Scientists Without Borders, in partnership with The Sackler Institute for Nutrition Science at the New York Academy of Sciences and DSM's not-for-profit nutrition think tank, Sight and Life, has announced a public challenge and incentive prize seeking innovative ideas for more sustainable packaging for micronutrient powders (MNPs), small sachets of essential vitamins and minerals. MNPs are one of the most widely distributed and cost-effective nutrition interventions in resource-poor settings; hundreds of millions are distributed each year in developing countries and refugee camps. The Copenhagen Consensus 2012 Expert Panel recently cited interventions involving micronutrient supplementation as the most worthy of investment because of their high cost-benefit ratio in addressing global malnutrition.
MNPs target "hidden hunger," which refers to the deficiency of essential micronutrients, such as Vitamin A, B-vitamins, zinc, and iron, in a person’s diet, even where sufficient caloric intake might exist. Hidden hunger affects an estimated 2 billion people around the world and is a critical global health and development issue. Inadequate micronutrient intake results in significant impairment of mental and physical development in children (an estimated 40% to 60% of infants in the developing world do not get the micronutrients they need) and contributes to the rising prevalence of chronic disease later in life.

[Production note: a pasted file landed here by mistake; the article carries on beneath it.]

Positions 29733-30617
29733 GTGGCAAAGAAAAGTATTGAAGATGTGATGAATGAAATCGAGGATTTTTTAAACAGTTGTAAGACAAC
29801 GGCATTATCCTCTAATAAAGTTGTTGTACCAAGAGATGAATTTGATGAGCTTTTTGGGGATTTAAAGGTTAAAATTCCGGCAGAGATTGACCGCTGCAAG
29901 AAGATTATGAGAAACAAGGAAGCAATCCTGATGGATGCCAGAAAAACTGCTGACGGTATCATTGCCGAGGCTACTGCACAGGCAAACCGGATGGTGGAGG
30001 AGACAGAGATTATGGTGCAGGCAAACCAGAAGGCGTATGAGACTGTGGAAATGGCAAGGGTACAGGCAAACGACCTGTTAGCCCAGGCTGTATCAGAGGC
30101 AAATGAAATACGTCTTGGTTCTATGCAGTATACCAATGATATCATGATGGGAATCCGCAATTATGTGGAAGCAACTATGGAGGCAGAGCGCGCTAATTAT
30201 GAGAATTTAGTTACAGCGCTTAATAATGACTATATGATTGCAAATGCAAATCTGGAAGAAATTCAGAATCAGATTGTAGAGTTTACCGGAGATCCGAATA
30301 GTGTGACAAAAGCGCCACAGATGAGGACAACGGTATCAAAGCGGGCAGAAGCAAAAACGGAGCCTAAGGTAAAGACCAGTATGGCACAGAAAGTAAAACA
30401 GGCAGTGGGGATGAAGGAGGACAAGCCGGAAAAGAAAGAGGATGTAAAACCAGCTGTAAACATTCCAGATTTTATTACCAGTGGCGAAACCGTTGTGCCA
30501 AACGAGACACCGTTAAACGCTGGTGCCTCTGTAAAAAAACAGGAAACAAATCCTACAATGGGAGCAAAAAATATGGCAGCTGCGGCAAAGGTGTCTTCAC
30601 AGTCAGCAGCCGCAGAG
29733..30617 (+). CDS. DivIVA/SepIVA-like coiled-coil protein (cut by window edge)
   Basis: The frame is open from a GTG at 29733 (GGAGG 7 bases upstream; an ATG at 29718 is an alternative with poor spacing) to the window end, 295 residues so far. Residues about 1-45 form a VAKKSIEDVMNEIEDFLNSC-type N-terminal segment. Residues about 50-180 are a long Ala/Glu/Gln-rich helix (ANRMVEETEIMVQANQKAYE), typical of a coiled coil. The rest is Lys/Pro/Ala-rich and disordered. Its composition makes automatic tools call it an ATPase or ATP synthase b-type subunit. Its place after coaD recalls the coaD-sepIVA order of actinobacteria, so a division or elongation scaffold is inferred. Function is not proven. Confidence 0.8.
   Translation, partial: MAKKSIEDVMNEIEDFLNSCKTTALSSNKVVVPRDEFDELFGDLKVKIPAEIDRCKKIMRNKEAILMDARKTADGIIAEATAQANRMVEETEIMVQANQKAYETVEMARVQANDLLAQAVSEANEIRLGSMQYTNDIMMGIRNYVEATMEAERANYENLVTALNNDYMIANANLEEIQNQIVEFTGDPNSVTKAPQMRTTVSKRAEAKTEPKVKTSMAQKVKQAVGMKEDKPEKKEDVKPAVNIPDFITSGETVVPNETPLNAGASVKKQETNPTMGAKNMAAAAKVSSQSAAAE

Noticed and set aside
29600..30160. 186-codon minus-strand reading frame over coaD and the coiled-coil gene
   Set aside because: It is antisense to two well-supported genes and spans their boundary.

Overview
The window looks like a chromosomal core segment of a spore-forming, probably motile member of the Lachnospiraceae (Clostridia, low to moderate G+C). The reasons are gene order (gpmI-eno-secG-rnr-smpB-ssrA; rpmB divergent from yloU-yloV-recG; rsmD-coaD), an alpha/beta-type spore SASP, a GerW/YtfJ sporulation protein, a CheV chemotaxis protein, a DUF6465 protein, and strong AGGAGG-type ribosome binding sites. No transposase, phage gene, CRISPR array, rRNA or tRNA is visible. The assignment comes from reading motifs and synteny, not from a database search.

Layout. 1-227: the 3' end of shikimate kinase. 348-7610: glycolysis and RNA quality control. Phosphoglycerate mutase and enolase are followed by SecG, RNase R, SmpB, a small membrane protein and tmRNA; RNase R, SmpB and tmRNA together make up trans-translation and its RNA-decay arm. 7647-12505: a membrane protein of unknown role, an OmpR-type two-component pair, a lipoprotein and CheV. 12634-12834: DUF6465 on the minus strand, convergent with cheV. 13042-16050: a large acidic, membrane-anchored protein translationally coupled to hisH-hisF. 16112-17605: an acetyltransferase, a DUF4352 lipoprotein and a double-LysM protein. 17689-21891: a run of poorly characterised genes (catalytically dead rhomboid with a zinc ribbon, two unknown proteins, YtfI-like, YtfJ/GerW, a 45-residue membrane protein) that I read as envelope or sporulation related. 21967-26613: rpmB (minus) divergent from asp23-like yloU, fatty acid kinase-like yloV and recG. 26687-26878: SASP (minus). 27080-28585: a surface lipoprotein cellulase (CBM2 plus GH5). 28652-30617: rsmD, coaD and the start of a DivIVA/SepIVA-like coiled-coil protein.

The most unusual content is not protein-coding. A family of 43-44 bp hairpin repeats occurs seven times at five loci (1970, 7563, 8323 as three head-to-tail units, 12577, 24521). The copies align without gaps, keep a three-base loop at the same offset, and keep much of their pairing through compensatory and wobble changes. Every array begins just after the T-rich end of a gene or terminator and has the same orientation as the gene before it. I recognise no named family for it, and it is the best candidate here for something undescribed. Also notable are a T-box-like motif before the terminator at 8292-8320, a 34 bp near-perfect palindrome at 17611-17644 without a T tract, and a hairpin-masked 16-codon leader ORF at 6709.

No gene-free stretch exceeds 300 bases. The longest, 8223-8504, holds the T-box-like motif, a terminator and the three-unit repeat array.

Currently, MNPs are packaged in a composite foil packet constructed of aluminum, PET, and polyethylene, which surrounds 1g of powered vitamins and minerals. The composition of the foil packets is intended to protect the powder from degradation due to harsh environmental conditions, including moisture, heat, humidity, and UV light. However, these types of packets are difficult to recycle, destroy, or repurpose due to their chemical composition and the conditions under which they are commonly distributed—refugee camps or environments with extremely limited waste systems. Due to the large number of MNP sachets distributed, a large volume of collateral waste is generated in the low-resource communities where MNPs are most critical, creating an additional challenge. New and innovative approaches to packaging or delivery of MNPs could dramatically reduce the ecological impact of MNPs while also potentially increasing their availability to the world’s most vulnerable populations in need of MNP interventions.
The challenge will run for three months and will be administered by NineSigma. An independent panel of leading experts will be convened by Scientists Without Borders to select the challenge winners. The reward is $25,000 for novel, feasible, and cost-effective sustainable packaging ideas or new methods of delivering micronutrient powders in developing countries. There also may be opportunities for the winning individual/company to work with the partners to further develop the selected idea.